NBA superstar LeBron James responded to the NBA commissioner’s decision to not take away an owner’s team in a tweet Wednesday evening.
“Our league definitely got this wrong,” James wrote. “I don’t need to explain why.”
Following the suspension of Phoenix Suns owner Robert Sarver on Tuesday for violating workplace standards, NBA Commissioner Adam Silver addressed the league’s decision Wednesday. Silver claimed Sarver’s past derogatory comments were not motivated by “racial animus” and that he had no right to “take away his team,” ESPN reported.
“Y’all read the stories and decide for yourself,” James continued in his tweet. “I said it before and I’m gonna say it again, there is no place in this league for that kind of behavior. I love this league and I deeply respect our leadership. But this isn’t right. There is no place for misogyny, sexism, and racism in any work place. Don’t matter if you own the team or play for the team.”
He then reiterated his praise for the league overall and his disappointment for Silver’s comments and decision.
“We hold our league up as an example of our values and this ain’t it,” James said.
One must ask if those “values” extend to all people at all times.
Read through the Sarver stories a few times now. I gotta be honest…Our league definitely got this wrong. I don’t need to explain why. Y’all read the stories and decide for yourself. I said it before and I’m gonna say it again, there is no place in this league for that kind of
— LeBron James (@KingJames) September 14, 2022
In 2019, LeBron famously criticized former Houston Rockets General Manager Daryl Morey, claiming he “wasn’t educated” after Morey expressed support in a now-deleted tweet for democratic protesters in Hong Kong.
“Fight for Freedom. Stand with Hong Kong,” the tweet said.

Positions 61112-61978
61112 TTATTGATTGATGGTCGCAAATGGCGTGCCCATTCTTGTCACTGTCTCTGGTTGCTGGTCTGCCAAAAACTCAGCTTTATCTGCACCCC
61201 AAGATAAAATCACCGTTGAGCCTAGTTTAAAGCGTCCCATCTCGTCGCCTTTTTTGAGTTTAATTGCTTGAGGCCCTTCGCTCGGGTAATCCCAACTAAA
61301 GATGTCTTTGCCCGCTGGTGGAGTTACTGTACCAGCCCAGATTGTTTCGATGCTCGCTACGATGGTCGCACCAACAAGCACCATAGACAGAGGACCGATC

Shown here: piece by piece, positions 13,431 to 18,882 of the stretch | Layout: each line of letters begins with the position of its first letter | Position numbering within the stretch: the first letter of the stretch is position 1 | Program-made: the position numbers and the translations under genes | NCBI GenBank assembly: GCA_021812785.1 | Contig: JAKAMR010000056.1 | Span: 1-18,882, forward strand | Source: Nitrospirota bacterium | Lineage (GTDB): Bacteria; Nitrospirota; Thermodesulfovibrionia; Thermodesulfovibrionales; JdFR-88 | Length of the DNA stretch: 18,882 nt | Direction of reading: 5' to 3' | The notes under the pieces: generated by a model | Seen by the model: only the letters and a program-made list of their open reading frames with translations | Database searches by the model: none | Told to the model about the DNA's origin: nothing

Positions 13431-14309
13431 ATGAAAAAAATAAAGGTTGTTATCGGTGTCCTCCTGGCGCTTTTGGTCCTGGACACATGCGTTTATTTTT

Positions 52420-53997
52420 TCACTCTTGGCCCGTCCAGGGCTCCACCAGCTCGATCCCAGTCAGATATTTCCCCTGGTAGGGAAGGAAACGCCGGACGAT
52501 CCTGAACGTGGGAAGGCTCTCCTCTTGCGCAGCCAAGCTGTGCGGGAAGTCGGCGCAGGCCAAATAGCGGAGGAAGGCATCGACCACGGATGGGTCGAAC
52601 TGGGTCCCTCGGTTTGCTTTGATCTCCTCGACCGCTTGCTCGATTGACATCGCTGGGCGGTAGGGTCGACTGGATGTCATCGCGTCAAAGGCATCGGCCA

LeBron James on Houston Rockets’ GM Daryl Morey advocating for freedom for Hong Kong: “I believe he wasn’t educated on the situation at hand and he spoke … Even though, yes, we do have freedom of speech there can be a lot of negative that comes with that”pic.twitter.com/RwmEassnwj
— Ryan Saavedra (@RealSaavedra) October 15, 2019
Protests broke out in Hong Kong in reaction to crackdown on political freedom from the Chinese Communist Party (CCP).
Brooklyn Nets owner Joe Tsai referred to the protests as a “separatist movement,” according to Reuters.
Joe Tsai, the new owner of the Brooklyn Nets, called the Hong Kong protests a “separatist movement,” an echo of language from Beijing. His comments further inflamed a geopolitical controversy. https://t.co/I8wziUy9B6
— The New York Times (@nytimes) October 8, 2019
James and the NBA drew fierce criticism from commentators across sports, politics, and even Hong Kong protesters who fought for something arguably more important than “workplace standards” in an NBA front office. (RELATED: LeBron James ‘Raged’ To NBA Players About Former Houston Rockets General Manager Daryl Morey Supporting Freedom In Hong Kong).
Hong Kong protestors burned and trampled LeBron’s jersey after his comments.
— Complex Sports (@ComplexSports) October 15, 2019
In 2007, James’ former Cleveland Cavaliers teammate Ira Newble wrote a letter condemning the Chinese government for supporting the genocide of black Sudanese Christians in Darfur, according to The Christian Science Monitor. James was one of only two players on the team who did not sign the letter, the report continues. He later claimed he didn’t have enough information to speak on the issue, according to ABC News.
Or as ‘2019 LeBron’ would say, he “wasn’t educated.”
“Nobody cares about what’s happening to the Uyghurs, okay. You bring it up because you care and I think it’s nice that you care. The rest of us don’t care. I’m just telling you a very hard, ugly truth. Of all the things that I care about, yes, it is below my line,” Palihapitiya said. (RELATED: Enes Kanter Says NBA Officials Threatened To Ban Him For Criticizing China)
NBA Owner Makes Insane Comments About China Oppressing The Uyghurs https://t.co/mRmg6Fq2pC
— Daily Caller (@DailyCaller) January 17, 2022
LeBron and NBA leadership both decided to make a no-look pass on addressing those comments.